Businesses that offer customers shisha water pipes to smoke tobacco are waging an 11th-hour bid for an exemption to a smoking ban that comes into force in England on Sunday.
Without the shisha, narguila or hookah, as the water pipes are variously called, dozens of restaurants will lose their main appeal to tourists, while shisha joints will see their sole activity disappear.
"It's a disaster, we don't know what to do because we are blocked with an 11-years lease signed in 2003," said Youssef Benfadel, the owner of the Mamounia lounge and two restaurants in central London's Queensway.
"Moreover, the council refuse the Mamounia lounge to be transformed into a restaurant," said Benfadel, who is of Moroccan origin.
He said the disappearance of the shisha businesses -- where no alcohol is served in general -- will have a broader economic impact.
"Arabs and Asian people generate a lot of business for tourism, shopping and gambling. Lots of Europeans also come for the shisha," he said, adding they will now head to other countries.
To save a tradition that is all the rage among young people who love the apple or other fruit and honey flavours mixed with the tobacco, the merchants association of Edgware Road in London -- home to many shisha businesses -- has launched a "save the shisha campaign" which has attracted 500 members.
A petition on the prime minister's website had recorded 9,439 signatures by Thursday. A paper petition circulating in London has received nearly 20,000 signatures.
"The shisha is part of our culture, its banning will destroy a whole community," said Ibrahim el-Nour, who heads the Edgeware Road association and coordinates the campaign to save his favourite pastime.
"Mental houses and prisons will have some exemptions, why not shisha bars? Even in New York where the regulation is very strict, they have found a solution for the shisha bars," Nour said.
Murad Qureshi, member of the London Assembly and shisha smoker, conceded it was "too late" to change the law but hoped it could be implemeted with some latitude.
"I'm worried about the economic and cultural effects," he said.
Until now, the health ministry has been firm. "There will be no exemption for the shisha," a spokeswoman said.
However, Alan Johnson's nomination as health secretary in the government of Britain's new Prime Minister Gordon Brown could change things because "he is sympathetic to our problem," Benfadel said.
A group called Freedom2Choose is meanwhile expected to launch a High Court challenge Friday over the smoking ban in enclosed public places, based on the contention that it violates human right laws.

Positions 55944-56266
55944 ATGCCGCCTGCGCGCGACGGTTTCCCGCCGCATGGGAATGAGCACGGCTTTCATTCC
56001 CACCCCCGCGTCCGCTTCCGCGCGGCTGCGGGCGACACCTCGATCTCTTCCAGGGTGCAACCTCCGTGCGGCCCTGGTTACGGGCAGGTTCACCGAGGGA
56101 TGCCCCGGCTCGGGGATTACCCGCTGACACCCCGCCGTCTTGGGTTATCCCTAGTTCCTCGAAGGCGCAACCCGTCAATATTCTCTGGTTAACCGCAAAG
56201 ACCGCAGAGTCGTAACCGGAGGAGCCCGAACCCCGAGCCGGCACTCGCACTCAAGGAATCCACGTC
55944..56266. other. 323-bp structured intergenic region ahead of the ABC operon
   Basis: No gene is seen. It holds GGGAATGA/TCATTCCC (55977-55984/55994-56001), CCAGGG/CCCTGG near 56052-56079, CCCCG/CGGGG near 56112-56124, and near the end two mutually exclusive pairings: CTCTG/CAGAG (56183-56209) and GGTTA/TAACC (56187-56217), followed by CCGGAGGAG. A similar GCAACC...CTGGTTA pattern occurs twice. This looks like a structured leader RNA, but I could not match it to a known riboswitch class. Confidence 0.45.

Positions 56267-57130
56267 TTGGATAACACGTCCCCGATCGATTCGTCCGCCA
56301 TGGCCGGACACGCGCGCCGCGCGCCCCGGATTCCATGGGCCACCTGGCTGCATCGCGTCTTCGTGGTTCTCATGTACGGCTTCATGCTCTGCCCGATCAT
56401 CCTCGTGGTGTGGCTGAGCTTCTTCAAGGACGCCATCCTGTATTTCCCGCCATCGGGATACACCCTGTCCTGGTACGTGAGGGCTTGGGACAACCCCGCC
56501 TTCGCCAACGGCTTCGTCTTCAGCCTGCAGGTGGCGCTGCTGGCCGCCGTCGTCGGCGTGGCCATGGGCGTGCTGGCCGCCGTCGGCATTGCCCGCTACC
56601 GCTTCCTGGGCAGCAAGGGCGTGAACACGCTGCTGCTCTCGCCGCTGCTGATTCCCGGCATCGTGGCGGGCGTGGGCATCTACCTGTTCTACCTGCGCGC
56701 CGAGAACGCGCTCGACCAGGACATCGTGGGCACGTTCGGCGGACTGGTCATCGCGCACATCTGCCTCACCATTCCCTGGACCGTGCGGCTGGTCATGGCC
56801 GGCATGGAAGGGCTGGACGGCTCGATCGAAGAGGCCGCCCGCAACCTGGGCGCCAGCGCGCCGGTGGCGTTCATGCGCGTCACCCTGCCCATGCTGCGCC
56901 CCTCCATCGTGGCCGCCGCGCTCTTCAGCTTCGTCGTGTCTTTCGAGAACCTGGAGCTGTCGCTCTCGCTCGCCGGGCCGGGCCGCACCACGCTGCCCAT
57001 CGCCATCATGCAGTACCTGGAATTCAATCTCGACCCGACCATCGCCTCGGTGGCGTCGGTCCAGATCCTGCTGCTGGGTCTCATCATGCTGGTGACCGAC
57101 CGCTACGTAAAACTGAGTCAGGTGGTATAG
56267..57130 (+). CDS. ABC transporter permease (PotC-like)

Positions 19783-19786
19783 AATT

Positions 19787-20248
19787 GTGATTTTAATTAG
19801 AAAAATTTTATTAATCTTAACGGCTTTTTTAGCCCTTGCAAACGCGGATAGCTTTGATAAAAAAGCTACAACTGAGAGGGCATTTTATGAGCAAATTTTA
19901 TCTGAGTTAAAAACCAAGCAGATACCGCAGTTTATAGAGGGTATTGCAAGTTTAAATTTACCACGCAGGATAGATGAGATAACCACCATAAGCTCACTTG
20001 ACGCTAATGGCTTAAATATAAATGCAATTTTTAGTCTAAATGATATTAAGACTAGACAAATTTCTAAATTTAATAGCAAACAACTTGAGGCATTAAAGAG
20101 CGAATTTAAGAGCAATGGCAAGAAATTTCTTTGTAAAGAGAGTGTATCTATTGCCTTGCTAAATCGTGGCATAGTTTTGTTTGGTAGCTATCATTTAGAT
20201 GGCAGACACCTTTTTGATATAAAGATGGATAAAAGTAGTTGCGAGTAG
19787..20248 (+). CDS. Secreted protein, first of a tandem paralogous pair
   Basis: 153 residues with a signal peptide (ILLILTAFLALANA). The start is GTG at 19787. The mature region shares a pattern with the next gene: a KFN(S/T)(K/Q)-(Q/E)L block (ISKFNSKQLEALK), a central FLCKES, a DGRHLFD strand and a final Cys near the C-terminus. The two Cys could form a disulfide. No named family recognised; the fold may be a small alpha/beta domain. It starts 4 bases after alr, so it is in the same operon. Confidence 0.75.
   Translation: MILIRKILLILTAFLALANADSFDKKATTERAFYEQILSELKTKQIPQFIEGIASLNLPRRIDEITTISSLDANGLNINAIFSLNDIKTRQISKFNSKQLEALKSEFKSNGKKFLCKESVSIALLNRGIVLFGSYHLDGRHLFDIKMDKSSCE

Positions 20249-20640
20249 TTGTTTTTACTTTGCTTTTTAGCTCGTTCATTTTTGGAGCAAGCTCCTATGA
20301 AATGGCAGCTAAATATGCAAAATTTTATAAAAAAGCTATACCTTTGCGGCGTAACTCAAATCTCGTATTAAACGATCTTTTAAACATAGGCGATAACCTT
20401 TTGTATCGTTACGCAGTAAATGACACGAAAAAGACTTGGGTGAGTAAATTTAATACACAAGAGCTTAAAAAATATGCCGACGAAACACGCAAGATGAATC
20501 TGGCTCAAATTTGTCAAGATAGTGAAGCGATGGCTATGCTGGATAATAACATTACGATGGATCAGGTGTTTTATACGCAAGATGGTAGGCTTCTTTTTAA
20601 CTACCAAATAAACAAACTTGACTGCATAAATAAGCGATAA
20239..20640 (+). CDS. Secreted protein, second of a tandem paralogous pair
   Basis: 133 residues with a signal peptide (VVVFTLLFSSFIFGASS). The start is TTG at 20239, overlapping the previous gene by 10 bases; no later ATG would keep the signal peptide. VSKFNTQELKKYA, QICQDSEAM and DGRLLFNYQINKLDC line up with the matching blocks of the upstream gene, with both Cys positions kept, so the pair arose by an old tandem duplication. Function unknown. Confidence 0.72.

The ban which starts on Sunday covers virtually all enclosed public places including offices, factories, pubs and bars, but not outdoors or in private homes.
England will become the last part of the United Kingdom to go smoke-free: smoking was banned in enclosed public places in Scotland on March 26 last year and was outlawed in Wales on April 2 and Northern Ireland on April 30.
The health authorities are relying mainly on a World Health Organisation study from 2005 which said: "Using a water pipe to smoke tobacco poses a serious potential health hazard to smokers and others to the smoke emitted."
It found that the regular water pipe smoker is exposed to larger amounts of nicotine, carbon monoxide and certain other toxins than the typical cigarette smoker.
It points out that the force needed to pull the air through the hose allows the smoke to reach much deeper into the lungs.
Several experts said a smoker absorbs 200 times more smoke in one hour with a water pipe than with a five-minute cigarette.
Such arguments are rejected by shisha supporters who say there is no real dependence because nicotine is virtually absent.
"Everyone is talking for weeks about that dreaded day. What are we going to do after July 1st?," asked Ranna, a 21-year-old British woman of Iranian descent.
"Smoking shisha, it's a social gathering. We meet each other to discuss, play cards, have a little bit of our home country atmosphere, listen to music. It's very multi-cultural, with a lot of non-Muslims coming," she added.
For these young people, the pub and night clubs are not alternatives.
"We can't talk, it's very noisy and you can be attacked," said Zohreh, a 20-year-old British psychology student of Iranian origin.